Someday, doctors will have our data at their fingertips and will use it to prevent drug reactions, nip diabetes and cancers in the bud and lengthen our lives while preventing unpleasant and costly hospital stays. But for most doctors, that free-flowing information highway is a beautiful dream that doesn’t pay the bills (Allen, 10/20).
The Wall Street Journal’s Pharmalot: Senate Lawmaker Eyes Hearing On The Cost Of Hepatitis C Treatments
Responding to the ongoing controversy over the prices for new hepatitis C treatments, U.S. Sen. Bernard Sanders (I-Vt.) will probably hold a hearing – possibly before the year ends – to examine how the cost is affecting the U.S. Department of Veterans Affairs, according to his spokesman. Sanders is chairman of the Senate Committee on Veterans’ Affairs (Silverman, 10/20).
The New York Times: On Ebola Response, Congressional Republicans Put New Focus On Visa Suspensions
But a supercharged political atmosphere is making legislative nuance difficult two weeks before midterm elections and days before a hearing on Friday on the Ebola response called by the House Oversight and Government Reform Committee, a panel riven by partisan division. Republicans on the campaign trail continue to goad Democrats to embrace a broad travel ban, although no direct flights to the United States from Liberia, Sierra Leone or Guinea exist (Weisman, 10/20).
The Washington Post: CDC Issues Formal Guidelines Giving Workers More Protection Against Ebola
Federal health officials Monday tightened infection-control guidelines for health-care workers caring for Ebola patients, explicitly recommending that no skin be exposed. The beefed-up guidelines also call for health-care workers to undergo rigorous training, and to be supervised by trained monitors when putting on and taking off personal protective equipment. The government will issue step-by-step instructions for workers to follow in doing that (Sun and Berman, 10/20).
Los Angeles Times: New Ebola Protection Guidelines Leave No Bare Skin
After pointed criticism from healthcare workers and relatives of an Ebola-infected nurse, the U.S. Centers for Disease Control and Prevention announced new guidelines Monday for hospital protective gear. The guidelines, which were scheduled to be posted on the CDC's website late Monday night, were described by CDC Director Thomas Frieden during a telephone news conference (Morin, 10/20).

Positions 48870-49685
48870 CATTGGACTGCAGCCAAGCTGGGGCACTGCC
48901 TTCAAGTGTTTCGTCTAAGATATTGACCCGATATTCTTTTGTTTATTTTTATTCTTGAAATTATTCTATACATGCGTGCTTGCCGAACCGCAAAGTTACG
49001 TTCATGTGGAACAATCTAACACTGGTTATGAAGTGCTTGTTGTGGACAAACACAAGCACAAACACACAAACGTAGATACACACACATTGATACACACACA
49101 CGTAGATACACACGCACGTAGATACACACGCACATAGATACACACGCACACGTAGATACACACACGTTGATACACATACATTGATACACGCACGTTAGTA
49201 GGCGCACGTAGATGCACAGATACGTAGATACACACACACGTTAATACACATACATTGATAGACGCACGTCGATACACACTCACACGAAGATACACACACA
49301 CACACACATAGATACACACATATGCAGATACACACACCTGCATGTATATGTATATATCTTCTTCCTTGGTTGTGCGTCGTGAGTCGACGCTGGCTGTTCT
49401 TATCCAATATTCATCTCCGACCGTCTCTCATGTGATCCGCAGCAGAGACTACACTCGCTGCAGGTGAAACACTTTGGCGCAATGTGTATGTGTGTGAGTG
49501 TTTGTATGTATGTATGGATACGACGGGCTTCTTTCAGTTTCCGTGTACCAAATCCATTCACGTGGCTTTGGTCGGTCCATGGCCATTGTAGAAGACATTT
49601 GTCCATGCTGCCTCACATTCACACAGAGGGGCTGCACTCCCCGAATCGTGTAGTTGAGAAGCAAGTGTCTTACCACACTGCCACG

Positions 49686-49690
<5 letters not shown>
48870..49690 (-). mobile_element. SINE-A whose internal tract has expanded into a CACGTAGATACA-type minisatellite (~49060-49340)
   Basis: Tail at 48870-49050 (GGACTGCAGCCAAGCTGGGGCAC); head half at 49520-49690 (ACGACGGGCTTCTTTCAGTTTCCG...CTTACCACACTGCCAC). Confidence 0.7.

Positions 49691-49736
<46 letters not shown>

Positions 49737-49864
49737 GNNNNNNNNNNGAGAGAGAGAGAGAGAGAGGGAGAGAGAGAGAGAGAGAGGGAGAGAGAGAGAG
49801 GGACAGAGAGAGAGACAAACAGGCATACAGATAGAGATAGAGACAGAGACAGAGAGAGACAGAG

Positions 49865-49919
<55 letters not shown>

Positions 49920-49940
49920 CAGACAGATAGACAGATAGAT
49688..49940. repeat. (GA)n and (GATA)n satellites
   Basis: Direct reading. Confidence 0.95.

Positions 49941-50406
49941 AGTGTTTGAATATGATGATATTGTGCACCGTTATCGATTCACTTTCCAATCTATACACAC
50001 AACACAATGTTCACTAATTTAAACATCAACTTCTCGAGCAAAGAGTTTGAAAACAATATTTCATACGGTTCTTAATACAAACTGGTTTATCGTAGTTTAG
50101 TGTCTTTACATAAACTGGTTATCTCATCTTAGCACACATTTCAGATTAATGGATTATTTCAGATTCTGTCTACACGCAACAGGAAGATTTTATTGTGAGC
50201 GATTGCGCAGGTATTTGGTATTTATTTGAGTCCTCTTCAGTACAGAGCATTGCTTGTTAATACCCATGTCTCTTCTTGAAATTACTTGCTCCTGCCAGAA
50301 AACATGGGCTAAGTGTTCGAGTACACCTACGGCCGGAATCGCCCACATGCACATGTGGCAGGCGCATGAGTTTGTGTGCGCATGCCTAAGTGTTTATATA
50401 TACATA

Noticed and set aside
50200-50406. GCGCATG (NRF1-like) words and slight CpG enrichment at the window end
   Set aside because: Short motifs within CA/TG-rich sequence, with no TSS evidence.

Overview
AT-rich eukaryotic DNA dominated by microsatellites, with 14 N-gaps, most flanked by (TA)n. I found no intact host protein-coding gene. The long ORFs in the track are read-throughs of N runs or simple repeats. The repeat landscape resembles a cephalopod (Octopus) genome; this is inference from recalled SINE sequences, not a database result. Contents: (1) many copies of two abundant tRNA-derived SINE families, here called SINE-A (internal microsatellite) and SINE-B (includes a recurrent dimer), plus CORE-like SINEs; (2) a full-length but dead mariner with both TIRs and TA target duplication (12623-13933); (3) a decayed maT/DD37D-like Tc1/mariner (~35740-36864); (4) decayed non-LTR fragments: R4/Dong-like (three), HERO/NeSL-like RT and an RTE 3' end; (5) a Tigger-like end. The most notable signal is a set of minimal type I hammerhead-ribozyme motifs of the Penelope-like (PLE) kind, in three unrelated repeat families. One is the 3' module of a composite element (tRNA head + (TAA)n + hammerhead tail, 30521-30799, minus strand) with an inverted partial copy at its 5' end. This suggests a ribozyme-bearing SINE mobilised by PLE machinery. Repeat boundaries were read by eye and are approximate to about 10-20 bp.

Politico: Dude, Where's My Czar?
The White House announced Friday that Ron Klain would be the country’s public point-person on Ebola, but so far what the “Ebola czar” isn’t doing has been clearer than what he is. Klain won’t be testifying this Friday on the Hill. He didn’t participate in a Saturday meeting of top officials on Ebola. And administration officials haven’t yet confirmed that he’s talked with the president since their conversation the day his selection was made public. Klain will be starting work on Wednesday, White House principal deputy press secretary Eric Schultz said Monday, but he won’t be testifying before the House Oversight and Government Reform Committee at the end of the week as Chairman Darrell Issa (R-California) had requested (Epstein, 10/20).
Los Angeles Times: Health Insurers Boost No On 45 Funding
California insurers have pumped more than $12 million over the last five days into a campaign to defeat Proposition 45, an initiative on the Nov. 4 ballot that would regulate health insurance rates. Blue Shield gave $2.66 million, WellPoint $6 million, Kaiser Permanente $3.73 million and Health Net $350,000, according to late filings at the secretary of state's office (Lifsher, 10/20).
The Washington Post: Booz Allen Buys Baltimore-Based Health Division Of Genova Technologies
Booz Allen Hamilton has acquired the health care division of Genova Technologies, an Iowa-based government contractor, for an undisclosed sum. The health care group, made up of about 40 employees, is based in Baltimore. The office has already been integrated into Booz Allen, said Susan Penfield, executive vice president of Booz’s health business (Jayakumar, 10/20).
The Associated Press: La. Health Dept. Seeks End To Billing Rape Victims
Sexual assault victims in Louisiana should not have to pay for their treatment in emergency rooms, the health department said Monday, announcing a proposal that would have a state victims’ assistance board finance the exams (10/20).
The Wall Street Journal: Judge Blocks Cancellation Of Philadelphia Teachers Contract
A judge on Monday temporarily blocked the Philadelphia public-school system from canceling the teachers union contract and requiring educators to pay a share of their health insurance premiums starting in December. The union, the Philadelphia Federation of Teachers, sought the injunction, claiming the five-member School Reform Commission that governs the district lacked legal authority to impose the changes. The school district said it would appeal Monday’s ruling (Calvert, 10/20).
Check out all of Kaiser Health News' e-mail options including First Edition and Breaking News alerts on our Subscriptions page.This is part of the KHN Morning Briefing, a summary of health policy coverage from major news organizations. Sign up for an email subscription.